“A lot of people know. Think of it this way. Halacha has a lot to say about kashrut. But not everyone keeps the same type of kosher, even among the dati community. So, for example, I don’t hold that you have to only eat glatt meat or chalav Yisrael milk, but other people do. That doesn’t make my type of kosher any less legitimate than their type of kosher. The people who only eat glatt or chalav Yisrael won’t eat the food I make, but that’s because of how they interpret the rules. In my experience, most of them don’t believe I’m not keeping kosher; they just hold by a greater stricture.”
“We have a difference of opinion on how to interpret the law,” Avi continued. “Judaism allows for that; we have a long tradition of different communities having different standards, all of which are considered legitimate interpretations of halacha. Same with this. My interpretation of halacha has no problem with my being gay and my being frum. Someone else’s opinion of halacha may not be as inclusive, but those people may also say I don’t keep kosher enough or that the fact that I have a television in my house or an Internet connection means that I’m not frum. I disagree. My community disagrees. If they don’t like my interpretation of halacha, they can leave me to my life. I’m not going into their houses and saying they have to be accepting of my kashrut standards, but at the same time they cannot come into my house and tell me that I cannot eat my own food to my own standards of kashrut.”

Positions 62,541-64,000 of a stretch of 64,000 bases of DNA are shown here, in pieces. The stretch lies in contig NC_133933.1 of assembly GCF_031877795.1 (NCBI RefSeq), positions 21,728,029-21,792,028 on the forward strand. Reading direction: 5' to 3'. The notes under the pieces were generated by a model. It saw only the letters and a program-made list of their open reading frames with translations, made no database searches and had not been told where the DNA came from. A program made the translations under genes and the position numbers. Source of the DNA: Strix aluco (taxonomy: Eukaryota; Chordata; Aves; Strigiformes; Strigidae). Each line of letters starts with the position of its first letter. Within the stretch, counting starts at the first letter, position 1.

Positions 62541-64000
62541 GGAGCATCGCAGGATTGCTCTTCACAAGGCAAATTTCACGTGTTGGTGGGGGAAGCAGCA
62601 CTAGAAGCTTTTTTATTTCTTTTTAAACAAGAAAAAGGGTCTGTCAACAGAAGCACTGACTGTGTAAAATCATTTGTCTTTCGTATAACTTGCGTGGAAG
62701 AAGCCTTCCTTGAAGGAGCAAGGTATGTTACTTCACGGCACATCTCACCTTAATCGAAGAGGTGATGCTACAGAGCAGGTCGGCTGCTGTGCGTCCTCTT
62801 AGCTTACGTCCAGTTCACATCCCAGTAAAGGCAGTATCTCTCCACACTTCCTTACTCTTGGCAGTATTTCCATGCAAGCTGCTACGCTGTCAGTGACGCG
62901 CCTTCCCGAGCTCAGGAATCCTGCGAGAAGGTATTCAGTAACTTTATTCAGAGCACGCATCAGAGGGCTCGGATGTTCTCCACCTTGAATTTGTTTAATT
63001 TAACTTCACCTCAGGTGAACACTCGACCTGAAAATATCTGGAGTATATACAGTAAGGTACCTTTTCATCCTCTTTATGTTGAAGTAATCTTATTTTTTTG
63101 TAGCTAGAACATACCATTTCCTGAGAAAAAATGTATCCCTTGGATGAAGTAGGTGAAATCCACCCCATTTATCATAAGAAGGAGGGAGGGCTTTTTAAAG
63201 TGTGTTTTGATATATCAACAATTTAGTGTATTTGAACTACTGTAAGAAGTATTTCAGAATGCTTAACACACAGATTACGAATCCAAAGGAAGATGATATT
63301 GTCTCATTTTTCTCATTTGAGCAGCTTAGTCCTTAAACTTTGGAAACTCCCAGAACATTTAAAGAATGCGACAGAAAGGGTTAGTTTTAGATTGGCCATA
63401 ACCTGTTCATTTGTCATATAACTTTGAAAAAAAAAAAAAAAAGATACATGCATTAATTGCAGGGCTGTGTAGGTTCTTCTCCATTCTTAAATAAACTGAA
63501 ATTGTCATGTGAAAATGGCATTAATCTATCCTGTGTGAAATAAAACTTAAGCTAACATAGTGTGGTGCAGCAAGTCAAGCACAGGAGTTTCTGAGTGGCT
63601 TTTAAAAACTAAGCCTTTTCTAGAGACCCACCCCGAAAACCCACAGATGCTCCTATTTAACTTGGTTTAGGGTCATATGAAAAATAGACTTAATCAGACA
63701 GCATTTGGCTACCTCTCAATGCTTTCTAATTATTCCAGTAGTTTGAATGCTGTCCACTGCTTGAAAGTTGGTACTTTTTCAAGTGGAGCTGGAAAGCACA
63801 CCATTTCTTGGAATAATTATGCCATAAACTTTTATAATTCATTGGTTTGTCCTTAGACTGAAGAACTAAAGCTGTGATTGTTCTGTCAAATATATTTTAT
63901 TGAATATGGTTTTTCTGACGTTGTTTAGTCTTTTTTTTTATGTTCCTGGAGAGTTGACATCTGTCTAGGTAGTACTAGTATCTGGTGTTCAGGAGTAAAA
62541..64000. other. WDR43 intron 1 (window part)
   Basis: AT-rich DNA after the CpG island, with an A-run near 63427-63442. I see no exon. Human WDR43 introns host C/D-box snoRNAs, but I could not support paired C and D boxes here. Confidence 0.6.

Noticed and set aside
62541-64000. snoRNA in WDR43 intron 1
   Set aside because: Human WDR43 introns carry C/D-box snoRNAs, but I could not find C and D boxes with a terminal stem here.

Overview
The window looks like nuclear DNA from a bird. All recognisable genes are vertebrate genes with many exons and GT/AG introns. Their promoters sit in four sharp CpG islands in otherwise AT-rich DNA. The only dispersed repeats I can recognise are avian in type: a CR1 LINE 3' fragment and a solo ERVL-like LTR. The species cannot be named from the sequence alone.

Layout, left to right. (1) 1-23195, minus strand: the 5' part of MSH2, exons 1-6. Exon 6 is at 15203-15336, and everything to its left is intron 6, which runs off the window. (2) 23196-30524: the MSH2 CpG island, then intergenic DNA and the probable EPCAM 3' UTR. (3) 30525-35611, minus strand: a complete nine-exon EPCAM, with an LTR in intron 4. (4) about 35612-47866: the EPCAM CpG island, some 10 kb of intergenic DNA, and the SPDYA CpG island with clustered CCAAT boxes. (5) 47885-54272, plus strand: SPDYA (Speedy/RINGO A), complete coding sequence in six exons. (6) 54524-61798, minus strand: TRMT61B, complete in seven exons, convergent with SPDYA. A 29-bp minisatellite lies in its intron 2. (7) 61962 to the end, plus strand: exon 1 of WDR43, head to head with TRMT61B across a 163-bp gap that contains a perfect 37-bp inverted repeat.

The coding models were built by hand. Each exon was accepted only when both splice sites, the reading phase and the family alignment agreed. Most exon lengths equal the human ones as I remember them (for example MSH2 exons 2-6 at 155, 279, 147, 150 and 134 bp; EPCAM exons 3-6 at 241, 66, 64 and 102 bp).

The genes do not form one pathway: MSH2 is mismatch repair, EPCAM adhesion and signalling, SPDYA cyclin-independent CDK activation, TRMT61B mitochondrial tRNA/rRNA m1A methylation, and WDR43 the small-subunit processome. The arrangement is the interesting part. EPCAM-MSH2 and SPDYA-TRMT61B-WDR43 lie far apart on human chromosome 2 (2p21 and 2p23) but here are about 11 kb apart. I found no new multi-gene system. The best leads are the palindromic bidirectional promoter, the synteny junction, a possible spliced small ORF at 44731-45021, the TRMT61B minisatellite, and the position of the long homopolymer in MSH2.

Avi stopped and took a breath. Dani closed the distance between them and took Avi’s hand. “Okay, motek, I get it,” he said. “I think. I mean, it’s still a huge thing for me to work through, since I have been so used to the dati community that I know judging me simply for whom I choose to love. I just… Until I met you, I had never met an Orthodox Jew who was open-minded about gays. So I admit it will take me some time to adjust my biases. Please be patient with me, motek.”
“We’ll be patient with each other,” Avi said, bending for a kiss.
* * *
V’ahavtcha, al tassir mimenu l’olamim—and Your love, may You forever not remove it from us. Please help us to find our way as we navigate our love, through Your love.